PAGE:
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Mathematics and Reality$
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Mary Leng

Print publication date: 2010

Print ISBN-13: 9780199280797

Published to Oxford Scholarship Online: May 2010

DOI: 10.1093/acprof:oso/9780199280797.001.0001

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Explaining the Success of Mathematics

Explaining the Success of Mathematics

(p.217) 9 Explaining the Success of Mathematics
Mathematics and Reality

Mary Leng (Contributor Webpage)

Oxford University Press

This chapter considers how to choose between realism, mathematical fictionalism, and constructive empiricism as three different attitudes to our best scientific theories. It is argued that the choice should depend on consideration of which of these attitudes can best explain the predictive and explanatory successes of our scientific theories. While defenders of the ‘no miracles’ argument are correct in claiming that the predictive success of science as construed by constructive empiricism would be miraculous, they are mistaken in thinking that realism is the only alternative. Given their view of the nature of scientific theorizing, and the genesis of our scientific theories, mathematical fictionalists have at least as much reason as do realists for expecting those theories to be predictively successful. As for explanation, it is argued that mathematical posits do occur in scientific explanations, but that mathematical explanations can be explanatory without being true.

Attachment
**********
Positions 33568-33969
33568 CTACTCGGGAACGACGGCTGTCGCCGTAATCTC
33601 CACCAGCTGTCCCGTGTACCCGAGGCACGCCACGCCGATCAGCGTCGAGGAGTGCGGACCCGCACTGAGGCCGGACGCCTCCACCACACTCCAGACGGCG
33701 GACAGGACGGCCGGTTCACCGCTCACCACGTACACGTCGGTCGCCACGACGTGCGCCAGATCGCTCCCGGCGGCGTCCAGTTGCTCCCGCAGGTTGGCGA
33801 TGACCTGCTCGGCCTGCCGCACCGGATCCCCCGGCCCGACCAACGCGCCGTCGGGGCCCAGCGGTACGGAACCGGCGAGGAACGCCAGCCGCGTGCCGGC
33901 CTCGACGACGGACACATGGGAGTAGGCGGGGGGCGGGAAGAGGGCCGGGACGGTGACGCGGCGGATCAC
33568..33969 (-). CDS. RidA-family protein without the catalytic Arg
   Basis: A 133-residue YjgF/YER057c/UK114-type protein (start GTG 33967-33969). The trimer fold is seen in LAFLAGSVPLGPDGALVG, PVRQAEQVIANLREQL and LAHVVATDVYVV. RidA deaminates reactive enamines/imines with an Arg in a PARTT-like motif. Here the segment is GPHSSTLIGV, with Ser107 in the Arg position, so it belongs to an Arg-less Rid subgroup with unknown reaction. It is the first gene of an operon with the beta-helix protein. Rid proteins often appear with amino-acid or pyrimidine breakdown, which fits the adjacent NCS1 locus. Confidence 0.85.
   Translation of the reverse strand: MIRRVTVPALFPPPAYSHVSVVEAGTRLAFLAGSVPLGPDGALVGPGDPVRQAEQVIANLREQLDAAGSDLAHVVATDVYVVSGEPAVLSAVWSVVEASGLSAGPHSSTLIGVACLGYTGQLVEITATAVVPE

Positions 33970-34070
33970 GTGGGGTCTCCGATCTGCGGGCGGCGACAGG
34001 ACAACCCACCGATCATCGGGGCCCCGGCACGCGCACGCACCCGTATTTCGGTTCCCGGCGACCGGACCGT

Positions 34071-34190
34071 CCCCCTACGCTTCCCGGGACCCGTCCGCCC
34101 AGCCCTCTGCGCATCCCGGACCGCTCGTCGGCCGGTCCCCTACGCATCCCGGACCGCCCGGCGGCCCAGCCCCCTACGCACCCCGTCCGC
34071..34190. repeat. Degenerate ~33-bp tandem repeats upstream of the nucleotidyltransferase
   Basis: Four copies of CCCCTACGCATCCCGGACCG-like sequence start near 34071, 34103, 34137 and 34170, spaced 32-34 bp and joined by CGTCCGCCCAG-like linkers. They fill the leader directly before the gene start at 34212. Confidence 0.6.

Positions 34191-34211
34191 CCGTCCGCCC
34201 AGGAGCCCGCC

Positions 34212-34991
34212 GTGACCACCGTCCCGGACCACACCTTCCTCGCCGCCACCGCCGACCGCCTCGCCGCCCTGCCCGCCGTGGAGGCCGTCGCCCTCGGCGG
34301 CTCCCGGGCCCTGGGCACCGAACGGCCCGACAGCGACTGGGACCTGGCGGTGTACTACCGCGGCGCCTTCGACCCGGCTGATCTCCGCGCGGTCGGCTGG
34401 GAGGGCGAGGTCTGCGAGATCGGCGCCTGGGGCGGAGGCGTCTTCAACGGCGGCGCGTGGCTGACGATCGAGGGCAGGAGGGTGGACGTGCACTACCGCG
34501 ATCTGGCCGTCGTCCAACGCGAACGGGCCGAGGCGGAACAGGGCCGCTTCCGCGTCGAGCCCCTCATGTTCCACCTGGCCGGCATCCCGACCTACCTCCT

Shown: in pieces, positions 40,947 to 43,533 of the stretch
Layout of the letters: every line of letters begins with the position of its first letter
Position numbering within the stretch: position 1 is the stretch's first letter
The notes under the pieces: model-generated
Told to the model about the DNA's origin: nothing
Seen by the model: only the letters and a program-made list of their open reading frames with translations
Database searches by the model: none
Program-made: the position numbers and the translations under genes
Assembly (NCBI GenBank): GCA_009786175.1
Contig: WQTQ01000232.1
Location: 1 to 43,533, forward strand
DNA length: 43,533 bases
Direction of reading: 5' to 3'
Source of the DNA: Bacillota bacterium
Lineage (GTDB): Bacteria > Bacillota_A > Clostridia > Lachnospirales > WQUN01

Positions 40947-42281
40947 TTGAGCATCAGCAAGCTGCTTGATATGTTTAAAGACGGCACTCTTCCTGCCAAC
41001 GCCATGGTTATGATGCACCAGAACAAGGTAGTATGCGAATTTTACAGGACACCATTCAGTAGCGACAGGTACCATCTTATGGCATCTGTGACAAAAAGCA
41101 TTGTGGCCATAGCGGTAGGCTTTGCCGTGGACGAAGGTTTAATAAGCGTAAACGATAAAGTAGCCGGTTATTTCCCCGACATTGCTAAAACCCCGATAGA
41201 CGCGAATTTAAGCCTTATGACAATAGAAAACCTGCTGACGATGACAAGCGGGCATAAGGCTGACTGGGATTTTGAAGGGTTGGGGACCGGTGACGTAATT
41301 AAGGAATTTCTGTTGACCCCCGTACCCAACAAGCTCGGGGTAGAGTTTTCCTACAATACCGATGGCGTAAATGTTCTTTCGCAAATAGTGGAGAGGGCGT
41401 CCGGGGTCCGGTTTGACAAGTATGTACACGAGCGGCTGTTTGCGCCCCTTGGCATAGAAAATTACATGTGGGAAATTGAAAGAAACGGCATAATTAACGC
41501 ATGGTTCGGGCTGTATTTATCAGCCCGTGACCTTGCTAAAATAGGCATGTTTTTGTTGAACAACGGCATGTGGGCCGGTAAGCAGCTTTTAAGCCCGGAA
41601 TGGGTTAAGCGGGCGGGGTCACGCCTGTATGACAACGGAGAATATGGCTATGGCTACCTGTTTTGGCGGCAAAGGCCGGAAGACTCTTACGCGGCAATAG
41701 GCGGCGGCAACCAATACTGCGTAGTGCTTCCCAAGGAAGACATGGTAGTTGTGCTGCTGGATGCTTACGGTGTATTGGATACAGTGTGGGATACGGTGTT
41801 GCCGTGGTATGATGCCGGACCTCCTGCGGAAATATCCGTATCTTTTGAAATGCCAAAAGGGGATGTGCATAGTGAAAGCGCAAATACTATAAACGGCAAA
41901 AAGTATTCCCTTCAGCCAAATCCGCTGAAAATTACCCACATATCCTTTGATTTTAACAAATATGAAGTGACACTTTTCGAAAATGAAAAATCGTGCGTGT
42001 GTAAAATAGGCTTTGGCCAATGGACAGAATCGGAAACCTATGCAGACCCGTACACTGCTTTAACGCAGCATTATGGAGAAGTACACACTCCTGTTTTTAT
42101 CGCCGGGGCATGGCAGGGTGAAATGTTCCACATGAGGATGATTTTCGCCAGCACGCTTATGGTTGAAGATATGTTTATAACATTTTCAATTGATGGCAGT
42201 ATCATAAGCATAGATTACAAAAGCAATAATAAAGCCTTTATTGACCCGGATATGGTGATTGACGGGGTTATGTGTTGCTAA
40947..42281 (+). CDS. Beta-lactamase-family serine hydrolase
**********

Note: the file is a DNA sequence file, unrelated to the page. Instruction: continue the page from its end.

Keywords:   no miracles, explanation, prediction, success of science, realism, fictionalism, constructive empiricism

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